Top Tips & Tricks For Recording Your Vocals

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This is for all you do-it-yourself-ers out there. Recording vocals is the trickiest part of recording a CD, and because it is the last step in the recording process it pays to get it right. So, before you start crooning your soon-to-be smash joint, you will want to make sure that everything in your studio is set up correctly. Following are a few tips that will help you do it right the first time.

#1. Get your recording ready for your voice. This simply means that before you add your voice to the recording… have everything else in place…your instrumentation is completed and mixed to perfection. I know you’re eager to hear yourself on that money-maker but if you fail to do this… you are in for dismal failure at worst, confusion and remixes at best. So, take my advise and don’t put the cart (your voice) before the horse (the instrumentation) if you want to create a masterpiece.

#2. Prepare an enclosed space to record your voice. After you have recorded and mixed your instrumentation…it is time to prepare your studio for recording vocals. Think old- fashioned-phone-booth-with-sound-deadening-insulation and you will get the picture, although the space doesn’t need to be quite that condensed. In other words, you want a space that is enclosed and muffled in such a way that doesn’t cause the voice to bounce off the walls from the resonance. A smaller room does this better than a large room.

#3. Use the best microphone that you can afford as the quality of your microphone… (and the way you use it) will ultimately determine the sound quality for your vocal recording. While the microphone doesn’t have to be expensive, you should avoid low-cost bargain-basement models. Although professional studios tend to use capacitor microphones, a good back-electret or a dynamic vocal microphone can produce excellent results.

#4. Experiment with the placement of the microphone.
Some singers will be okay with 6 inches from the mouth while others may need to be closer to the microphone. The microphone should be set in place to pick up all sides of the voice without picking up all the other sounds in the room. Also, the more enclosed and deadened the sound (as mentioned before), the easier it will be to capture the voice.

#5. Use a pop filter – not a foam mic cover. The pop filter will eliminate many of the hissing sounds created by s’s and pop sounds made by b’s and p’s.

#6. Prevent “red zone” peaking. When a voice goes into the red zone it has gone past the maximum allowable volume. To keep this from happening you will need to keep the voice condensed in a specific area. This is why compressors were created. However, the singer can also help with this by pulling back from the mic slightly when singing louder or leaning into the mic for softer, more intimate phrases. Using the pop filter will keep you from getting too close to the mic and this is a good thing for beginners.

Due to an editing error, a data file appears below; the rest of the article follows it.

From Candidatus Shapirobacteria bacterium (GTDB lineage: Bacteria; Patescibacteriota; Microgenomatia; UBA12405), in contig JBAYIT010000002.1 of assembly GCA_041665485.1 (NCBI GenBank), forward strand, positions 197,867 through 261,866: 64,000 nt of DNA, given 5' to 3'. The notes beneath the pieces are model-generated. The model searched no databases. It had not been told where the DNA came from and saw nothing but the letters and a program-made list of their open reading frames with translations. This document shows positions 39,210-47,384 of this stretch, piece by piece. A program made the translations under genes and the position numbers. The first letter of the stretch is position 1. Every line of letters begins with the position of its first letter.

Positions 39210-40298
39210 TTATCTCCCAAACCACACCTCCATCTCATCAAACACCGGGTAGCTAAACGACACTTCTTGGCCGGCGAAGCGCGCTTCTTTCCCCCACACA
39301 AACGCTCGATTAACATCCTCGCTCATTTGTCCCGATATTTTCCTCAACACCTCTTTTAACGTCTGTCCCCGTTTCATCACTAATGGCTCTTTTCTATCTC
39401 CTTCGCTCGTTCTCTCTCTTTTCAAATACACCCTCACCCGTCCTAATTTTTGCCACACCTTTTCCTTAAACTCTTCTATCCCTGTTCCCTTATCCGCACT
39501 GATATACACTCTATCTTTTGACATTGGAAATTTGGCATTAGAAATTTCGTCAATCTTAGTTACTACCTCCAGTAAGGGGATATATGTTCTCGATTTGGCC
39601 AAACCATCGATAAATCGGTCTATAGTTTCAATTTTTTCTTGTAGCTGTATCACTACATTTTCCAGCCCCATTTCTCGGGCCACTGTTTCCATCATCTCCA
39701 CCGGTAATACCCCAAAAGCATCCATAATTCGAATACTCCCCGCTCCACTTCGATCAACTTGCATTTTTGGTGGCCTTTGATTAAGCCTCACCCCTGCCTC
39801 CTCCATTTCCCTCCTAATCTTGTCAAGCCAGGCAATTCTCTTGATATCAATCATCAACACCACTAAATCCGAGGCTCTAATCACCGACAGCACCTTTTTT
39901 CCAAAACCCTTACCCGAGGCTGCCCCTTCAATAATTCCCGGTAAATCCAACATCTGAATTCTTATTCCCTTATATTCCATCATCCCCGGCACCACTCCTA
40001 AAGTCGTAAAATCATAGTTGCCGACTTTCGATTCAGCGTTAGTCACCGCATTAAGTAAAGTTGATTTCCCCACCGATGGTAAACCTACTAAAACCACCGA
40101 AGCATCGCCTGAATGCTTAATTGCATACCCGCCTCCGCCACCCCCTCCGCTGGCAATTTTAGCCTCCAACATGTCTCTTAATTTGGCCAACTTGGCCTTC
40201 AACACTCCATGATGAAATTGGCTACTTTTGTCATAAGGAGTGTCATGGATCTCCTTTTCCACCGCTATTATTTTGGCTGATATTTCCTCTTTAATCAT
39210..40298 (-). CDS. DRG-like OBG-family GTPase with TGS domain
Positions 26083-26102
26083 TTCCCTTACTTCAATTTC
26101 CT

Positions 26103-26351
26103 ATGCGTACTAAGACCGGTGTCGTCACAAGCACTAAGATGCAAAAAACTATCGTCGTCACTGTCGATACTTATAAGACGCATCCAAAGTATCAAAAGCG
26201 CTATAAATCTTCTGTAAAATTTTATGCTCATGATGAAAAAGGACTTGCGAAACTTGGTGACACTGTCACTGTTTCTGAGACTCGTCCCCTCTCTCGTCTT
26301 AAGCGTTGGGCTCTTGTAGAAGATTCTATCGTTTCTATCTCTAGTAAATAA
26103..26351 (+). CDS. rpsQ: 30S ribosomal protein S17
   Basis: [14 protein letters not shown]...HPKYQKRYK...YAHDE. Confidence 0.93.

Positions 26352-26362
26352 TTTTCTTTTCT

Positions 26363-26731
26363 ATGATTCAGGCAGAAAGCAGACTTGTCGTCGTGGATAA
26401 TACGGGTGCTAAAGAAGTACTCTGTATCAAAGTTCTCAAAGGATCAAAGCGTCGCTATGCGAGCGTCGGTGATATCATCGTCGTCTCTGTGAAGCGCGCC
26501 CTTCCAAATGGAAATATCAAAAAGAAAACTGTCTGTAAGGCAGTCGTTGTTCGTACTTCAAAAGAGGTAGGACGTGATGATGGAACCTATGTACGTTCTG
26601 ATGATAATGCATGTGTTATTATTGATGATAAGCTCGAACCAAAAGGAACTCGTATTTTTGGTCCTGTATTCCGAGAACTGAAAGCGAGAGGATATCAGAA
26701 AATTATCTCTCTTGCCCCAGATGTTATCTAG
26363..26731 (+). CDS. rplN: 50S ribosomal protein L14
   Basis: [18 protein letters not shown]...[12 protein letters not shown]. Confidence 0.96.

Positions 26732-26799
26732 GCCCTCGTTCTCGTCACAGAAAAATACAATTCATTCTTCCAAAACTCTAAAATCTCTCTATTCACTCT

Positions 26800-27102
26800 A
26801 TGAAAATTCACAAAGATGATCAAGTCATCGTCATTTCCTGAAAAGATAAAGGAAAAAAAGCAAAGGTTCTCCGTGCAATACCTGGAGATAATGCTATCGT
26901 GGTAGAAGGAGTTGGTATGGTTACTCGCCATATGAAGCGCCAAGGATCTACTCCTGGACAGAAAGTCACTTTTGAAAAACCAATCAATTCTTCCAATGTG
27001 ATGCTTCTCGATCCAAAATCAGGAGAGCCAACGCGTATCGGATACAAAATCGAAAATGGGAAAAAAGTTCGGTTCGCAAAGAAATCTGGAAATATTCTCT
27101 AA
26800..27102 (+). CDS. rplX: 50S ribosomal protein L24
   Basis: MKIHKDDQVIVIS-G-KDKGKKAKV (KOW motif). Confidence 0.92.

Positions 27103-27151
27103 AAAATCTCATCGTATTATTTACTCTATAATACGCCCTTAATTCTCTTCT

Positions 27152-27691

#7. Your voice and effects. Don’t go overboard with EQ and reverb while recording. As a matter of fact, you should record the vocal as dry as possible. As with instrumentation you may also want to consider noise gates, which stops the sound from resonating before it is recorded. This is helpful if the voice naturally resonates by having a cut off point where the resonance will stop, making everything clear instead of sounding like it echoes. However, as with the other vocal effects, be careful when applying noise gates as you don’t want to create an unnatural sound. It is best to use effects and noise gates after the voice is recorded as it can then be treated like any other instrument, meaning you can normalize the sound waves, manipulating the volume and gain.

#8. After the recording is finished you can manipulate the sound, adding reverb, flanges, autotune, etc. The degree of manipulation depends on the type of voice you have and the effect that you want to achieve. Since the recording is finished you can experiment here, first analyzing the type of voice you are working with before adding effects such as reverb in the mix. For example, if the voice has a strong resonance, reverb will make it sound like an echo. Adding resonance to a clearer voice, however, will add a little spark to the mix.

As you can see… recording vocals doesn’t have to be hard and complex. Just think of it as putting the icing on the cake. Give yourself room to experiment… and allow yourself the freedom to be different. By taking the time to understand the process… and following the tips outlined here… you will be sure to get the exact sound you are looking for every time.

About the Author

CL deals in all aspects of the music industry from audio and video production to marketing and promotions. He is currently working on projects involving internet television, internet radio and live music performances across the United States. His primary focus is the independent music community. Visit his website at for more information.

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